Quitting Erasmus Is Another Brexit Blow for Britain's Youngsters

Granted, there are bigger problems to be tackled right now than a lost semester abroad. Many British children aren’t even returning to school this week and there may be more classroom closures ahead as Boris Johnson’s government tries to contain the new virus variant.

Against the devastating impact of Covid-19 on the prospects and mental health of school-aged children, Brexit hardly bears mentioning. Except that just when young people have lost so many learning opportunities to the pandemic, their government has closed a door that it might have left open.

While quitting the European Union meant leaving its institutions and single market, Johnson had the chance to continue Britain’s participation in the EU’s Erasmus scheme — a popular European university student exchange program — and indeed pledged to do so last year. At the last minute, however, he opted out. That’s a real shame. A replacement scheme, named after the World War II codebreaking mathematician Alan Turing, may offer some consolation, but it doesn’t make up for the value that’s being lost and it looks underfunded.

It’s easy to be blasé about student mobility. Some consider exchange programs an excuse for a semester of fun, and I’m not entirely disputing this. They are largely taken up by more privileged students, with only 11% of Erasmus participants coming from underprivileged backgrounds (a proportion the EU intends to increase). Some also argue that such schemes are unnecessary in an age, were it not for the pandemic, of cheap travel.

And yet, the benefits of facilitating international experiences for students are unarguable. They broaden horizons, build curiosity, develop interests and create empathy. Foreign study is linked to improved employment prospects. It arguably makes for better informed, more engaged citizens.

The U.K. government didn’t dispute any of this, which is why it immediately announced the Turing substitute. But its arguments that the EU program was too costly or disproportionately benefited other countries don’t stack up.

The European Region Action Scheme for the Mobility of University Students was set up in 1987 and rechristened in 2014 as Erasmus+. It also takes in graduate students, university staff exchanges, vocational courses, voluntary work and sports programs. Its 16.45 billion euro ($20.13 billion) multi-annual budget (3.37 billion euros in 2019) provided more than 4 million young people the opportunity to study and train abroad.

At a cost per learner of 15 euros a day, it might well be the EU’s most cost-efficient major program. The program is tuition free and the European Commission even pays students a stipend to contribute to extra costs. It’s certainly one of the EU’s most popular initiatives and is due to be expanded even further. 

Britain has been a key participant. Between 2014 and 2018, some 167,000 U.K. citizens benefited from the program. Erasmus grew in popularity each year, with a nearly 25% increase in British students studying abroad since the Brexit vote (the number of incoming students and trainees has declined slightly). The University of Edinburgh, the University of Warwick and the University of Glasgow sent the most students abroad, with Spain, France and Germany the most popular destinations. The U.K. was the fourth most popular destination for other EU students.

Opponents in Johnson’s Conservative Party argued that it benefited EU students more and so was poor value for money. But that was a bit like complaining that more Europeans visit London than Londoners visit Europe. It also ignores the fact that international exchange students brought 440 million pounds ($602 million) into the U.K. economy in 2018, not to mention the qualitative contributions they made to campuses.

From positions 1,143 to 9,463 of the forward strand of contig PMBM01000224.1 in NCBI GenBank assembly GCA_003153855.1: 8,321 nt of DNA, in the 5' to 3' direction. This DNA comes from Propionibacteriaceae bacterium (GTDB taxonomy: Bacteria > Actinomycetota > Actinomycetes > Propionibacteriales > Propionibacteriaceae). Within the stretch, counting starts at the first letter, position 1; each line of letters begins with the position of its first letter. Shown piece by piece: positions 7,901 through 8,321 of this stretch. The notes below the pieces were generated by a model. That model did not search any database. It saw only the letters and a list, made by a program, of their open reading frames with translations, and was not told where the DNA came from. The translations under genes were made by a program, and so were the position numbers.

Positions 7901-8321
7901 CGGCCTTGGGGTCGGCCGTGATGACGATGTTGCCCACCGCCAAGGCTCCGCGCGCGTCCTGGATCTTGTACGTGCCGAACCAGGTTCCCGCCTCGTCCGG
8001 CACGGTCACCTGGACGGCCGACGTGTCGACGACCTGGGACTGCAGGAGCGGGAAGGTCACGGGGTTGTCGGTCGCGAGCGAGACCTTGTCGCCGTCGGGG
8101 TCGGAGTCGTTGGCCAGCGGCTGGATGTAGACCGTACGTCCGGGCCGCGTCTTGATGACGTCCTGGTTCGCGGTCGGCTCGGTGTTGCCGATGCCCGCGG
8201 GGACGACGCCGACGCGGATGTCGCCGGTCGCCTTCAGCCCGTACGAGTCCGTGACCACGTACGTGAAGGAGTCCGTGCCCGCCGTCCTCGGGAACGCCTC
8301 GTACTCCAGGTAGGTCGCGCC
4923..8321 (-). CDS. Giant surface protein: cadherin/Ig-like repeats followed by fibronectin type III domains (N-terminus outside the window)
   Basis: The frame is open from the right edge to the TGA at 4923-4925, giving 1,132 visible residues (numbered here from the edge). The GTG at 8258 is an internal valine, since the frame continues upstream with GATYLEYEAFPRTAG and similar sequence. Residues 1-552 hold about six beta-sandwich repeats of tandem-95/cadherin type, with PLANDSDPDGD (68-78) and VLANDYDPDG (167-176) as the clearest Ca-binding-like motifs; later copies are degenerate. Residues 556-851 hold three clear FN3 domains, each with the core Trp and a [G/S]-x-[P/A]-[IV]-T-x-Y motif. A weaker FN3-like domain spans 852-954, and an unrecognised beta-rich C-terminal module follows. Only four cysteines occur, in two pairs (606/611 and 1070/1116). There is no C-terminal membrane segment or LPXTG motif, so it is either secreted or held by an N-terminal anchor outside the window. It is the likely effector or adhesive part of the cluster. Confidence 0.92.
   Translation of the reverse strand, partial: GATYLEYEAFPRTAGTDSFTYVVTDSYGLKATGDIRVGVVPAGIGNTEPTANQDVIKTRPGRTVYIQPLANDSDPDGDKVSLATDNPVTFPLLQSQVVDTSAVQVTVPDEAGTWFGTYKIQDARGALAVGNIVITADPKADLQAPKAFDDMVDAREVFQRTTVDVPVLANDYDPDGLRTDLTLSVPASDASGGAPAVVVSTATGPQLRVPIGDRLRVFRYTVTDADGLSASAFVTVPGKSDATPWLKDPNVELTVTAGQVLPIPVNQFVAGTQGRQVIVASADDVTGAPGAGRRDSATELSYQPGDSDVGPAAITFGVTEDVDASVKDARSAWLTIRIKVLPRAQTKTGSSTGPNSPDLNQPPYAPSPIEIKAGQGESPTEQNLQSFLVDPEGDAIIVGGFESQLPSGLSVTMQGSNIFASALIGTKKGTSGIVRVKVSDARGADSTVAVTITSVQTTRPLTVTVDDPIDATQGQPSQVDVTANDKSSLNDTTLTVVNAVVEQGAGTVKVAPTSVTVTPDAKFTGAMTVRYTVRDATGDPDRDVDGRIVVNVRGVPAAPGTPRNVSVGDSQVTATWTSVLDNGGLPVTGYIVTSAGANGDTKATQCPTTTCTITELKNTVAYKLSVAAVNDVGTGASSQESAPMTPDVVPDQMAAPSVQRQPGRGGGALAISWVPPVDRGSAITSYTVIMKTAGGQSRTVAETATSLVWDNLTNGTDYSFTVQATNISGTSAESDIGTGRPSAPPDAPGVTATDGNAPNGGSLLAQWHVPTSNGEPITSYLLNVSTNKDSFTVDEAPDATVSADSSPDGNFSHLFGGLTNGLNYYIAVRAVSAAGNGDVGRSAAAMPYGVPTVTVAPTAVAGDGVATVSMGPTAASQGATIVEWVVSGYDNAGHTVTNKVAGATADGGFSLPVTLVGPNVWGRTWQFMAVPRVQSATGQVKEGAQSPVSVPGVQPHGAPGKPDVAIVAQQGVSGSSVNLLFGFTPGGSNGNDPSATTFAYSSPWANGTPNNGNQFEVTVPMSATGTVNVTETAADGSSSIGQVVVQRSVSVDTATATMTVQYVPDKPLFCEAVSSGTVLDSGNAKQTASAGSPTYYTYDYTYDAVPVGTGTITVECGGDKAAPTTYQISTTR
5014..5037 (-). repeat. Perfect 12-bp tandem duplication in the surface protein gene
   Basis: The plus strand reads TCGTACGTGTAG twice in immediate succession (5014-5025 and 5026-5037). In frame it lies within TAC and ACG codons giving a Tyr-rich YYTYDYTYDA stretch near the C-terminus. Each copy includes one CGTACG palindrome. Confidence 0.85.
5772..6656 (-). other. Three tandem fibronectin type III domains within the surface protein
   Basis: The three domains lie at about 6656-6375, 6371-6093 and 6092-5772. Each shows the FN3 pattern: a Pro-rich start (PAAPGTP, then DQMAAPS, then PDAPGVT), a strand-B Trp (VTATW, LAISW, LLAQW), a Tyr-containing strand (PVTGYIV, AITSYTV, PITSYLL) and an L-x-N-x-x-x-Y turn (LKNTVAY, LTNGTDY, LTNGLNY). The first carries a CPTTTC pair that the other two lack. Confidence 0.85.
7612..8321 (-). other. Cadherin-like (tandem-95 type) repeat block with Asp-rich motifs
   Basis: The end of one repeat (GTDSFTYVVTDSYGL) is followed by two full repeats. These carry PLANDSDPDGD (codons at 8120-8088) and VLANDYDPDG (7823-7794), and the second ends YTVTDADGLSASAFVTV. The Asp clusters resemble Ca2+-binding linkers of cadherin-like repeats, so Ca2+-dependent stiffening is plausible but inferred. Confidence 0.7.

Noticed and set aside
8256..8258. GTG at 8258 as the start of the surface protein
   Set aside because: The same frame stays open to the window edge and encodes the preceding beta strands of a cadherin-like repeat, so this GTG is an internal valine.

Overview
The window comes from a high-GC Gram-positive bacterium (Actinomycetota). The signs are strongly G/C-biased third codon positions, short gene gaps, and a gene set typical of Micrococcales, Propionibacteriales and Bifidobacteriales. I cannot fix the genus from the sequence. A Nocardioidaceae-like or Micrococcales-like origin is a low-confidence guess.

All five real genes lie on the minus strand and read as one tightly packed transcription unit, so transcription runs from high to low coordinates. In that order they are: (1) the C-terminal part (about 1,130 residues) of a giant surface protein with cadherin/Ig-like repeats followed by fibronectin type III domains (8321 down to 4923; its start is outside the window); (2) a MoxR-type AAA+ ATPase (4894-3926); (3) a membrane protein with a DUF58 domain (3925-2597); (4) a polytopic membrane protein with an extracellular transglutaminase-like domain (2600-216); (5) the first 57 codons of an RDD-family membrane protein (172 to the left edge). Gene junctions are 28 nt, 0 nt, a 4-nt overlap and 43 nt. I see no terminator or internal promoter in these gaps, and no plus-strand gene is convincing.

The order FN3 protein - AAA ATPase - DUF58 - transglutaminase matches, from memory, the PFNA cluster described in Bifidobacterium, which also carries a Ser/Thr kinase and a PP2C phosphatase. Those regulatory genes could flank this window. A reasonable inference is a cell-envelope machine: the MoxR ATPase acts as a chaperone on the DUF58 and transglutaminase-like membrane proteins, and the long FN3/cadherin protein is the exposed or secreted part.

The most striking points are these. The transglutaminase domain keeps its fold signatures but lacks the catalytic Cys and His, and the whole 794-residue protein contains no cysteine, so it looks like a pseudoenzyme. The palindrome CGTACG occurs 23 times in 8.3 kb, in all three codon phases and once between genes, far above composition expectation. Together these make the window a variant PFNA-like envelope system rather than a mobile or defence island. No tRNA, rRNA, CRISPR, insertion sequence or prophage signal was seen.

While lower income students were underrepresented in Erasmus programs, it wasn’t just the sons and daughters of middle class families who benefited. In its report on the future of U.K. participation in the scheme, a House of Lords committee noted, “We are particularly concerned that losing access to the program would disproportionately affect people from disadvantaged backgrounds and those with medical needs and disabilities.” 

There are conflicting stories about when the Erasmus talks fell apart, but the EU’s price for Britain to buy into the program was deemed too high. Brexiters thought some of what Erasmus did — such as the Jean Monnet scheme to fund European studies and the European Solidarity Corps to encourage civil projects and volunteering — was too much about promoting the EU. The government sought an Erasmus-lite for the U.K., focused on higher education exchanges with less budget commitment over a shorter time frame.

It was the Brexit talks in miniature, it seems. The U.K. wanted to cherry-pick from Erasmus+ and have a lower entry price. The EU said no. “We’ll do it better,” was Johnson’s reply.

The Turing program will provide some new opportunities, but it will take time to become established. A budget of 100 million pounds for 35,000 students breaks down to a little over 2,800 pounds per student, which is pitifully small — especially if Asian and expensive American universities are being targeted. Many aspects of Erasmus, from teaching and training exchanges to vocational opportunities, will be missed, along with the well-established, well-oiled infrastructure and institutional ties that Erasmus built up over more than three decades.

As so often with Brexit, it’s the young who lose the most. The pandemic just makes the timing especially lousy.

This column does not necessarily reflect the opinion of the editorial board or Bloomberg LP and its owners.

Therese Raphael is a columnist for Bloomberg Opinion. She was editorial page editor of the Wall Street Journal Europe.

©2021 Bloomberg L.P.

BQ Install

Bloomberg Quint

Add BloombergQuint App to Home screen.